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The Motorcycle Diaries

Movie review by
Charles Cassady Jr., Common Sense Media
The Motorcycle Diaries Movie Poster Image
Subtly political biopic won't interest most teens.
  • R
  • 2004
  • 128 minutes

Parents say

age 17+
Based on 4 reviews

Kids say

age 12+
Based on 4 reviews

A lot or a little?

The parents' guide to what's in this movie.

Positive Messages
Violence

None, except for a near-brawl, avoided by the fleeing heroes.

Sex

Nothing really shown, but much-discussed (including a heavily-coded negotiation with a prostitute).

Language

Some very raw language.

Consumerism
Drinking, Drugs & Smoking

Social drinking, one supporting character gets drunk.

What parents need to know

Parents need to know that this movie has some social drinking, strong language, and discussions of a sexual nature. This is a biopic of the early life of future Communist guerilla leader Ernesto "Che" Guevara, but impressionable youths aren't too likely to convert to Marxism solely by watching -- if they're interested at all (unless your kids have a deep interest in the subject already or love polishing up their Spanish-language skills, they probably won't have much interest).

User Reviews

  • Parents say
  • Kids say
Adult Written byLGviking April 9, 2008

VERY worthwhile

Most Americans know very little of Che Guevara. We took our 4 kids (10-14) to see Motorcycle Diaries. My only caution to parents is that the "f" wor... Continue reading
Adult Written byElsever January 29, 2016
Teen, 16 years old Written byfrench.cats February 20, 2015

My favorite movie

This film is very underrated, but it is by far one of the best movies I have ever seen. It, unlike modern portrayals of Ernesto's ("Che's")... Continue reading
Kid, 11 years old August 6, 2011

glorious

I was thrilled by the glorious plot of this film. Who says kids can't enjoy this film?

What's the story?

This leisurely drama follows a real-life 1952 road trip by two young men across South America. One of them, Ernesto Guevara de la Serna, will later become a Communist revolutionary and Fidel Castro cohort nicknamed "Che." Ernesto (Gael Garcia Bernal) is a 23-year-old medical student from a privileged Buenos Aries background who joins pal Alberto (Rodrigo de la Serna) for a four-month tour of South America to celebrate Alberto's 30th birthday and give Ernesto some time with his girlfriend. They ride on Alberto's 1939 motorbike. In Chile the vehicle conks out for good, and Ernesto's girlfriend breaks up with him via letter. The pair now hike overland, finding shelter and trying to keep to their itinerary, which ends with a humanitarian visit to a leprosy clinic. There's no hokey stroke-of-lightning moment when Ernesto realizes his destiny, just little incidents in which the pair witness injustice, usually against the native Indians, the poor, or anyone opposing corporations or landowners. Alberto is mostly into scamming and chasing girls, but an epilogue explains that his trip with the future Che changed Alberto's life forever. (THE MOTORCYCLE DIARIES is based closely on both Alberto's memoirs and Ernesto's journal.)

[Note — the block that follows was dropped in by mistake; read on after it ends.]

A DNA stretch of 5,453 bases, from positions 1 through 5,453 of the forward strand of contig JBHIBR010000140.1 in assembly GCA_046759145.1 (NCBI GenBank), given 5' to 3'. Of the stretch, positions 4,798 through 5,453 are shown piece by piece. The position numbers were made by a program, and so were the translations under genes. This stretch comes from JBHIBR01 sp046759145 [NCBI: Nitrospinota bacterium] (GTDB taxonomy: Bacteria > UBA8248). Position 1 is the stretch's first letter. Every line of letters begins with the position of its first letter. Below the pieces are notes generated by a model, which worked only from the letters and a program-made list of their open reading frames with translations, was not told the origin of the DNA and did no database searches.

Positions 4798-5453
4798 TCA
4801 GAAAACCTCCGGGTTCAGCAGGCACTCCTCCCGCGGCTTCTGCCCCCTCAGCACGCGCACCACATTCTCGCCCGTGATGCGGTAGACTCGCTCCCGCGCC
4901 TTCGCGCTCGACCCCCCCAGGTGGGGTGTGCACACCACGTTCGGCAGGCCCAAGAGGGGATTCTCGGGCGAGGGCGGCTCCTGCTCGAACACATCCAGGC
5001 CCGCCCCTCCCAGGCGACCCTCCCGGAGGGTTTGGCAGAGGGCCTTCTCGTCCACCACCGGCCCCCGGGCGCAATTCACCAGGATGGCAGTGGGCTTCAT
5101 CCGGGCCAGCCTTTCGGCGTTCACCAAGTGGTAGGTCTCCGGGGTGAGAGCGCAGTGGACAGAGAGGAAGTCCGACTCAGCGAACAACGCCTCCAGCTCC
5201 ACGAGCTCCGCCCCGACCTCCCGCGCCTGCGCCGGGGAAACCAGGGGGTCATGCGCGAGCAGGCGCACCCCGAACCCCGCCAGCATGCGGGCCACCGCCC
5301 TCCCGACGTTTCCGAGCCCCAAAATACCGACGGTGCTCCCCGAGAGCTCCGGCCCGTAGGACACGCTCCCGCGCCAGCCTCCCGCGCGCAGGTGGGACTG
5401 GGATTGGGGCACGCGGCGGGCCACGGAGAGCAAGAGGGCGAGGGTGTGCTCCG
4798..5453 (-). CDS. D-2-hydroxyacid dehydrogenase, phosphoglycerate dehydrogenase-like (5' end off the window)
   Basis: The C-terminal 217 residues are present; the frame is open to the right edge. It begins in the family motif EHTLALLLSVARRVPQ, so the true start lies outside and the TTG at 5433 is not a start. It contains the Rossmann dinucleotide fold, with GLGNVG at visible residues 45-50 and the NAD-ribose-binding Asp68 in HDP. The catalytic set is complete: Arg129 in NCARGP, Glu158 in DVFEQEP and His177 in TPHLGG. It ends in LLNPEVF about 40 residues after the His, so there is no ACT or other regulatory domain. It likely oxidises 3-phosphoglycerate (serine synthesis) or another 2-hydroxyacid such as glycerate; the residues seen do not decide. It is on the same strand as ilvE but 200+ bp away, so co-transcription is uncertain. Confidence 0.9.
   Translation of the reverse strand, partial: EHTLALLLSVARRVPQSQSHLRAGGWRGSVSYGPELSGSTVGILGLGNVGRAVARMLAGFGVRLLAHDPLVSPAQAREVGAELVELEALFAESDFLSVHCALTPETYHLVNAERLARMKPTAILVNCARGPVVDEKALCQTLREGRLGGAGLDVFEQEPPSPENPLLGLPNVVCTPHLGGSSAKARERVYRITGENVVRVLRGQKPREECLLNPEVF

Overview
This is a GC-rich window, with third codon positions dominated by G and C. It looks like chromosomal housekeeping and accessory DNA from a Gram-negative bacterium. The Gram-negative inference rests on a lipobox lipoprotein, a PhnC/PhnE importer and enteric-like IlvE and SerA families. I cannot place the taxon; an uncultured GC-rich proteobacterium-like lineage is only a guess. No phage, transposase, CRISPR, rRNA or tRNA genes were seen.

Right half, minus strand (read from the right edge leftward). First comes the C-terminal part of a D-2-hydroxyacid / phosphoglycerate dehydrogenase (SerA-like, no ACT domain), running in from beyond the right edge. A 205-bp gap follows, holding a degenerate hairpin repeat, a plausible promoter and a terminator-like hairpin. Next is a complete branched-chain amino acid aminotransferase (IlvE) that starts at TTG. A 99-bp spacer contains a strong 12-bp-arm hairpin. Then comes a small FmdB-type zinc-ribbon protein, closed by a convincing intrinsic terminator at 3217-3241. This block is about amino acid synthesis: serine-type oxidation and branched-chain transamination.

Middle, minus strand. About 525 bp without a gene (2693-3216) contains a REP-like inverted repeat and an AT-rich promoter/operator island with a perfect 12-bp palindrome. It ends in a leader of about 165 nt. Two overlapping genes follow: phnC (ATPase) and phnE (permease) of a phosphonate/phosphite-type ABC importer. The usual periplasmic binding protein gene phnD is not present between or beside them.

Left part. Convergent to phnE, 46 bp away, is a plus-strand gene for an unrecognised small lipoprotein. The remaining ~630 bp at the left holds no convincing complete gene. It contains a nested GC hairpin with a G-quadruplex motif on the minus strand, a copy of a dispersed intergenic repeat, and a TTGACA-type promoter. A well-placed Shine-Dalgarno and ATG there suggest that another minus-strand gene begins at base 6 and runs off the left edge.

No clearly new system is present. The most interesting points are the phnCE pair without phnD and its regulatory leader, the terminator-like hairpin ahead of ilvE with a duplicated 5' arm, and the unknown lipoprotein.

Is it any good?

This is a very subtle, realistic film (Marxism and the United States are barely mentioned) compared to the hysterical propaganda pieces that came out of the former USSR, or even the U.S. Indeed, if these were two fictional characters you'd think it was just a well-acted, rather shapeless road-movie about friendship and Latin America in the 1950s. We doubt impressionable youth will convert to Castroism solely by watching, without additional reinforcement, although the moviemakers certainly find Ernesto deeply admirable from the get-go. Unlike Alberto, Ernesto tells the truth even when it hurts, and shows innate compassion for the downtrodden. And who could argue with that? (Many Americans regard Che and his comrades as terrorists and critics of the movie have compared the Communists to the Nazis)

The Motorcycle Diaries stars some of the top Latin-American actors and lists Robert Redford as the executive producer. For young viewers, however, unless they've got a deep interest in the subject already, or love polishing up their Spanish-language skills, this journey might seem longer than Frodo and Samwise walking to Mount Doom.

Talk to your kids about ...

  • Families can talk about Ernesto's values and idealism, and the adage "One man's terrorist is another man's freedom fighter."

Movie details

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